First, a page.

Brown Arts

The Listening Takes by Elisabeth Subrin Premieres as Immersive Installation at Bell Gallery, Commissioned by Brown Arts Institute at Brown University

Exhibition presents three portraits of subversive French actress Maria Schneider with a multi-channel sound and video installation exploring cinematic history, trauma, and subjectivity

Providence, R.I., February 6, 2023 — Commissioned by the Brown Arts Institute, acclaimed artist and director Elisabeth Subrin’s film project The Listening Takes debuts as an immersive sound, video, and sculptural installation at Brown University’s David Winton Bell Gallery on February 9. Actresses Manal Issa, Aïssa Maïga and Isabel Sandoval recreate a 1983 French TV interview with Maria Schneider, which takes a turn when she’s asked about the traumatic filming of Last Tango in Paris with Bernardo Bertolucci and Marlon Brando a decade before, exploring the personal and political subjectivity of archival footage and reenactment. Elisabeth Subrin: The Listening Takes is organized by curator Kate Kraczon, Director of Exhibitions and Chief Curator of the Brown Arts Institute. Commissioned by the Brown Arts Institute as an installation, the project was first presented in a single channel format as the short film Maria Schneider, 1983, receiving critical acclaim at the 2022 Cannes Film Festival and New York Film Festival as well as a César Award nomination in Short-Film Documentary. Now appearing for the first time as an installation that expands Subrin’s sculptural and sonic practice, Elisabeth Subrin: The Listening Takes is on view in Providence February 9 through June 4, 2023.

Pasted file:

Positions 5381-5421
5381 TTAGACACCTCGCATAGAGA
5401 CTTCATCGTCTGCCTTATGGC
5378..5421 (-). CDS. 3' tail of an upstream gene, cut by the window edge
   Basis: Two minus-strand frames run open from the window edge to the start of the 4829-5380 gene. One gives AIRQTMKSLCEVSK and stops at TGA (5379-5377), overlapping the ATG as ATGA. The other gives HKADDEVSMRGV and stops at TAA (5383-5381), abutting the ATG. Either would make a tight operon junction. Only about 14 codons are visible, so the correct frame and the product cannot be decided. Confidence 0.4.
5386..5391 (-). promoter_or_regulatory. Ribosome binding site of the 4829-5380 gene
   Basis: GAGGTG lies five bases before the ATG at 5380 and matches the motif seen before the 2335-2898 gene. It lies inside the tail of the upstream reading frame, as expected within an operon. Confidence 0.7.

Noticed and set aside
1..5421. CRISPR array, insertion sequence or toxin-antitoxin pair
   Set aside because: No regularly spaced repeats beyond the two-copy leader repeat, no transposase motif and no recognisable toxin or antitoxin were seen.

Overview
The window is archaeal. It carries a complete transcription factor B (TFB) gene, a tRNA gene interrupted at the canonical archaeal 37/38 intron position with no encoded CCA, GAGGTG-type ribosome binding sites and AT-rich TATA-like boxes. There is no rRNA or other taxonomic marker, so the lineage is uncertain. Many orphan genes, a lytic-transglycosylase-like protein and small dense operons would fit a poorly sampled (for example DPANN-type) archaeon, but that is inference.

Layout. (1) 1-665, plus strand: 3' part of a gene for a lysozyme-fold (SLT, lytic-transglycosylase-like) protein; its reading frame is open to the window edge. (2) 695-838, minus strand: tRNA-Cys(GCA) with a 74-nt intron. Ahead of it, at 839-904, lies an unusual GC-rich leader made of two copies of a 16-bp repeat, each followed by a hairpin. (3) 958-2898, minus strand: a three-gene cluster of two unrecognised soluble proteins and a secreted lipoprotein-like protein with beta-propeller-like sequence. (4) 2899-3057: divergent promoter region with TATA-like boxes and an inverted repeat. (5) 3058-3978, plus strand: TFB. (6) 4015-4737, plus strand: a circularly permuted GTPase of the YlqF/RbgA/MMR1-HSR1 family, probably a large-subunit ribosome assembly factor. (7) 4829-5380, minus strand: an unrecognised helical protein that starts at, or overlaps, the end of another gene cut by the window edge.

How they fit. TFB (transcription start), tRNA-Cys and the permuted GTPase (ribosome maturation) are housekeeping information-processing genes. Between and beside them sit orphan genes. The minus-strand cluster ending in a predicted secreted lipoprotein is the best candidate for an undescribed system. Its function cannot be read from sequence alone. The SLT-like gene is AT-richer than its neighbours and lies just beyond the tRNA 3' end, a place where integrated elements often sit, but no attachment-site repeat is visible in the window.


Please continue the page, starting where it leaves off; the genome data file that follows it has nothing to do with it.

“Both a filmmaker and artist, Subrin defies categorization in her practice and in her exploration of narrative and identity. We are honored to have collaborated on the development of this ambitious project and delighted to bring the exhibition to fruition,” said Kate Kraczon, Brown Arts Institute’s Director of Exhibitions and Chief Curator. “Creating a space for listening, inquiry, and experimentation is an integral part of enacting progress and a vital part of the Brown Arts Institute mission.”  

The Listening Takes focuses on a 1983 archival video interview of Schneider for the televised series Cinéma Cinémas in which the actress refused to discuss her controversial lead role in the film and the non-consensual scene she was subjected to. Through subtly evolving recreations of the archival footage by three different actresses, the film reimagines the nuances and possibilities of the original interview, in which Schneider shares her perspective on how women are defined within and beyond cinema. The Bell Gallery installation features multiple video projections, spatial audio, and a system of mirrors within which viewers find themselves reflected alongside the camera’s frame, creating moments of fracture between the screen and gallery.